Vanuatu PM constitutional changes shelved

Prime Minister Bob Loughman Photo: RNZ Pacific / Hilaire Bule

Vanuatu’s Parliament has shelved the controversial constitutional changes that Prime Minister Bob Loughman’s Government wanted to push through.

The changes included increasing the number of Government Ministries from 13 to 17 and putting the chief justice on a term limit.

The¬†Daily Post newspaper¬†said the Parliament sitting last Friday was “short-lived” after only 31 MPs out of 52 MPs were present.

The opposition side of the House as well as one of the government coalition’s own member parties, that led by former prime minister, Charlot Salwai, boycotted the special sitting.

Before the sitting, opposition leader Ralph Regenvanu had appealed to additional MPs on the government side of the House to join his group to boycott the sitting.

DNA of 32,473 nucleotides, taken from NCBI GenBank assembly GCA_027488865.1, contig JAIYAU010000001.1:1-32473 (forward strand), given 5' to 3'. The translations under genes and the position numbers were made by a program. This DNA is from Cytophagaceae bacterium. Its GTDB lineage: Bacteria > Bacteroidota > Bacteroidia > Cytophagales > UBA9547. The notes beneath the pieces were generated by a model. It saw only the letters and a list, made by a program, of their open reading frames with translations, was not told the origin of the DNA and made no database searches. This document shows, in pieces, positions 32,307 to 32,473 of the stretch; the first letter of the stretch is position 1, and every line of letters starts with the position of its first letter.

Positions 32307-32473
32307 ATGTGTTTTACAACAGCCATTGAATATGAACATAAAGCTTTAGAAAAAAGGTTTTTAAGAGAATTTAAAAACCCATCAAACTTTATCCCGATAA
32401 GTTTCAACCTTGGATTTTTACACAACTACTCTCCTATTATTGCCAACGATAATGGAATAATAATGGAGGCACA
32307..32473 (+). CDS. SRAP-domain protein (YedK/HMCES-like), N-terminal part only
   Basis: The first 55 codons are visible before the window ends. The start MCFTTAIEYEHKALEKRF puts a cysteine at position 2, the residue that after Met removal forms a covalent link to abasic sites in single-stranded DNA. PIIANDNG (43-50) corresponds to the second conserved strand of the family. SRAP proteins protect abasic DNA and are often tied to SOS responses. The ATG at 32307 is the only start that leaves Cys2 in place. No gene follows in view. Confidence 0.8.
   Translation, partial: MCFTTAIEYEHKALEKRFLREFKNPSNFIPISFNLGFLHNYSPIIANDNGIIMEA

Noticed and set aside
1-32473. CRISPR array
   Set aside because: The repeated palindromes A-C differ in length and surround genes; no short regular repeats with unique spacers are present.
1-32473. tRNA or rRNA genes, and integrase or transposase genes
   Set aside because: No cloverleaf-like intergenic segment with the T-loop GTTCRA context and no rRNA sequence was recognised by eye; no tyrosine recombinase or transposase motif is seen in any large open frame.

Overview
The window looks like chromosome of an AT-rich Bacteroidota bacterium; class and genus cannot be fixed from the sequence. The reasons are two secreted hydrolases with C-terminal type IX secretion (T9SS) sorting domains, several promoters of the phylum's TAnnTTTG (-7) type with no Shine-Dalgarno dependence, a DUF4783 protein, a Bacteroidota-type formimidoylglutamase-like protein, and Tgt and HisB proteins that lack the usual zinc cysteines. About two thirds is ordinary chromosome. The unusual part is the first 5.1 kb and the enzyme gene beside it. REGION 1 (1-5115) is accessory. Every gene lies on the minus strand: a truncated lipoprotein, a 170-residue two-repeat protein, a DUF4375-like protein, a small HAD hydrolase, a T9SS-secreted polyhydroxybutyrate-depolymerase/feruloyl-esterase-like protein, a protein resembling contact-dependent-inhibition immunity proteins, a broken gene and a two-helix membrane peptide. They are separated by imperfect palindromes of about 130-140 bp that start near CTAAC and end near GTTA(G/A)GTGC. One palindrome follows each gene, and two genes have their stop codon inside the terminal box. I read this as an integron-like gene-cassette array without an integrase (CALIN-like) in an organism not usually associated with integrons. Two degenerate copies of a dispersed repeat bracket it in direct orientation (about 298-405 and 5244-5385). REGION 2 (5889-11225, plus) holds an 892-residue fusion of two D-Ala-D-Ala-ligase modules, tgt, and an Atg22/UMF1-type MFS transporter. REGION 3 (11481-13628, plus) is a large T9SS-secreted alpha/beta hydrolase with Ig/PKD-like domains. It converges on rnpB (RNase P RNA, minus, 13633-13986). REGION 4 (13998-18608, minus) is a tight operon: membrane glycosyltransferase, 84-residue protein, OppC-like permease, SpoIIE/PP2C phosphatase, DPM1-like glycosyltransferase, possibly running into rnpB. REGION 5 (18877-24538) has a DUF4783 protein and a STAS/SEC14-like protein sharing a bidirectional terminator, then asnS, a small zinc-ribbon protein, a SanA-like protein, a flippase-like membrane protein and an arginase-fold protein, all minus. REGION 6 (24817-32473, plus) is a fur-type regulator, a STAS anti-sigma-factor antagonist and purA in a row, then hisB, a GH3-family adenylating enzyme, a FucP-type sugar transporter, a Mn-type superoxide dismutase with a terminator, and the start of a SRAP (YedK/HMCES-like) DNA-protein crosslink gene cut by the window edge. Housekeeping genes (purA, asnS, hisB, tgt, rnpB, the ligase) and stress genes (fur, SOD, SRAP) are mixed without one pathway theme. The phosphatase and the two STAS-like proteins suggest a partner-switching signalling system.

Regenvanu who is himself a lawyer said such a sitting would be unconstitutional as the Constitution is clear that for it to be amended, a referendum must be organised to seek the opinion of the people first.

Regenvanu took issue with two of the proposed changes, introducing a term of five years for the office of the Chief Justice, and a change to the process for the appointment of the Ombudsman.

Transparency International Vanuatu expressed similar concerns in a full-page article and joined the leader of opposition to say that the proposed increases were deliberately introduced to “fill the pockets of MPs”.

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